“You’re a raspberry!” – On defiance and other difficult kid behaviors

I never know how to respond to my kids’ difficult behaviors. Or, rather, how to correctly respond. Despite the myriad parenting books, websites and blogs I’ve turned to, plus our pediatrician, a child psychologist, and  friends, I don’t ever know what’s the right thing to do.

Examples?

Babyboy’s been trying out some new protest behaviors. For a very annoying several-week stretch, it was spitting. We’d tell him it was time for school, or bathtime, or bed; or not to whack his little sister over the head with a firetruck, and he’d spit at us- sometimes in our general direction, but a few times, right in the face.

Spanking doesn’t faze him. Yelling, variable: sometimes he doesn’t seem to notice, and other times he gets traumatized. Time outs: Usually, he doesn’t mind. Not effective enough. Taking favorite toys away: that definitely gets his attention, and this is our current preferred discipline method.

Problem is, there have been days where we’ve almost run out of favorite toys to take away, and he was still spitting, or doing whatever bad behavior thing it was. We’ve gotten down to every last Lego, truck, and stuffed animal, praying that he didn’t do anything else before bedtime, or we’d have to get creative.

The spitting thing has gotten better, but we don’t know why. Now, he calls us names. But, we sometimes can’t help laughing at what he thinks up. “You’re a raspberry!” is the latest. The last time he said that, Hubby turned around and said, “Well, you’re a blueberry!” Babyboy didn’t like that.

Babygirl has taken to chucking things at us. This week, she scratched her brother as they fought over a toy. Hard. Her nails left welts on the back of his neck. I took the toy away and put her in time out. She howled, flailed, and yelled: “You’re a BAD mommy!” and threw one of her tiny plastic animal toys at me, as hard as she could. It hit my chest and fell to the ground; not painful, but wow, was I shocked.

I took away more toys: her animal “friends” of the day. She threw herself on the ground, crying and screaming and protesting. When I walked away, she chased me and grabbed my pants, demanding “GIVE ME MY ANIMAL FRIENDS BACK!” which I ignored.

What was remarkable was that Babyboy quietly gathered up some of her other animal toys and brought them to her. “Here you go, here are your animal friends.” It didn’t calm her, but I was struck by his gentle attempt.

Later, at bathtime, I showed Babygirl the raised red scratches she’d left on his skin. “Look what you did, this was very outchy for your brother!”

She inspected the marks with serious wonder, and said to him, with real regret, “I’m sorry, I didn’t mean to hurt you.”

The worst behavior we’re seeing may not even be defiance. It’s Babyboy’s perseverations. We don’t know what these are: an OCD thing? An autism thing? A random kid thing? Whatever they represent, they’re getting worse: longer episodes, and more frequent.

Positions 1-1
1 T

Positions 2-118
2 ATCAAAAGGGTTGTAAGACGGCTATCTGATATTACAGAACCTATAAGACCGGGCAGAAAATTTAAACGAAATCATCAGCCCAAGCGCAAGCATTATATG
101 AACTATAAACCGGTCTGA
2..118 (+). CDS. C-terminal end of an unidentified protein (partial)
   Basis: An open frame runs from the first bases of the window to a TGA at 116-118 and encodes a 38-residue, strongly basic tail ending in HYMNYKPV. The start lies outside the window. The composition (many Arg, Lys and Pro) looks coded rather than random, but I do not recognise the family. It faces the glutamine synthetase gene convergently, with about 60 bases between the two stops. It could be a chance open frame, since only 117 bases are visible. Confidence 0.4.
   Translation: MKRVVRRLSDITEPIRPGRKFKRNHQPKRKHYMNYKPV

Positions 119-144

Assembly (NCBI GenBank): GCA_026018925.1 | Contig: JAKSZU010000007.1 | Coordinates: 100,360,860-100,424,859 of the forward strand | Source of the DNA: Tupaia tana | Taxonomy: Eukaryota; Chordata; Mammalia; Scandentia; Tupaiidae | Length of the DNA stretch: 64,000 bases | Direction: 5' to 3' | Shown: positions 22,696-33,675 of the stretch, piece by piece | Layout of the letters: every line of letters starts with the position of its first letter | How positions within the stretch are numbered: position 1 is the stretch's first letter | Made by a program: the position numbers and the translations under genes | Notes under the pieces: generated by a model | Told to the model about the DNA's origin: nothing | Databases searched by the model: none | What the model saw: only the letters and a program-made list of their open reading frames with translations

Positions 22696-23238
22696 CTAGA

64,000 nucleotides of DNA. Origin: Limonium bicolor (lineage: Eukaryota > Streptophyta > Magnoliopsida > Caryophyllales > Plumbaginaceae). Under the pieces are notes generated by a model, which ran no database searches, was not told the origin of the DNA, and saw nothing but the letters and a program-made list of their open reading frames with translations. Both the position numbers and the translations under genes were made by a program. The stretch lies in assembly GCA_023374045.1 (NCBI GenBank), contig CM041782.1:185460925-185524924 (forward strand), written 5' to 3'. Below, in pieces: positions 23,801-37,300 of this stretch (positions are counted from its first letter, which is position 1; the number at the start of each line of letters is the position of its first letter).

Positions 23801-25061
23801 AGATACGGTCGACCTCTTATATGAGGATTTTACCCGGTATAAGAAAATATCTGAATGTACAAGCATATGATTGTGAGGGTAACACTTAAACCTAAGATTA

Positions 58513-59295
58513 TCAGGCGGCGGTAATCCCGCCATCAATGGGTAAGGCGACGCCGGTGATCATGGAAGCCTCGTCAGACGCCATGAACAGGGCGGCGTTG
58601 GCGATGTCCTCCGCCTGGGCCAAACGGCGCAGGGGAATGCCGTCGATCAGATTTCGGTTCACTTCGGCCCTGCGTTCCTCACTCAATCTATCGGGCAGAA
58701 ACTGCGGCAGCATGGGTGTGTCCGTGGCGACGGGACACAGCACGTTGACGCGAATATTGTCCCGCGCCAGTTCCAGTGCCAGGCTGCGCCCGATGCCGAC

Babyboy will become upset about something that was done in the wrong order. Most often, it’s something like, he wanted to be the first one down the stairs and into the car. But, he didn’t say he wanted to be first, he just starts flipping out as we’re all getting in the car. He cries, violently throws himself to the ground, refuses to move unless we can somehow re-do whatever it was.

It’s not always about him being first. Early this morning, it was that I got him his slippers before I got him his milk. He collapsed to the ground, crying, begging, “Go back! Put the milk back, put the slippers back! Get the milk first!” Over and over. Five minutes. Ten minutes.

I’ve been experimenting with ignoring these episodes, in the hope that he would learn we can’t “re-do” everything on demand. But, he seems to be in actual pain. He begs, sobs, pleads, “Please, please, you have to go back! Mommy, please!

This morning, he went on and on, banging his fists on the ground, begging, crying…

And I did, I hugged him and said, “Okay honey, if I put everything back and do it again, will that really make you happy?”

He popped up, rubbing his eyes, and said, exhausted: “Yes, Mommy, please.” He watched me very carefully as I put everything back and did it in the “right” order.

Hubby took him to the grocery store this afternoon, and had a similar experience over checking out. Something about the order of things on the conveyer belt. He had one yesterday too, at the hardware store, also over checking out, that Hubby had put the items on the counter before Babyboy was “ready”.

And two days ago, Thursday, my day off with the kids, I took them to a friend’s house to play, and he had a doozy of a similar fit, in their yard. Babygirl had reached their jungle gym first, and he did his usual throwing himself on the ground crying, demanding that we all go back to the car and start over. He hit the ground and demanded, over and over, “Go back! Go back! She needs to let me go first!”

The other kids slowly came closer and closer to Babyboy, mesmerized by this unusual behavior, not sure, at first, what to do. Then, I think one of them decided it was a game, and going up very close, started mimicking Babyboy. The younger child did too. They weren’t trying to be mean, I’m sure; they were trying to make sense of the drama.

I calmly tried to distract them: “Hey guys, he’s just really upset right now, let’s let him be by himself, okay?”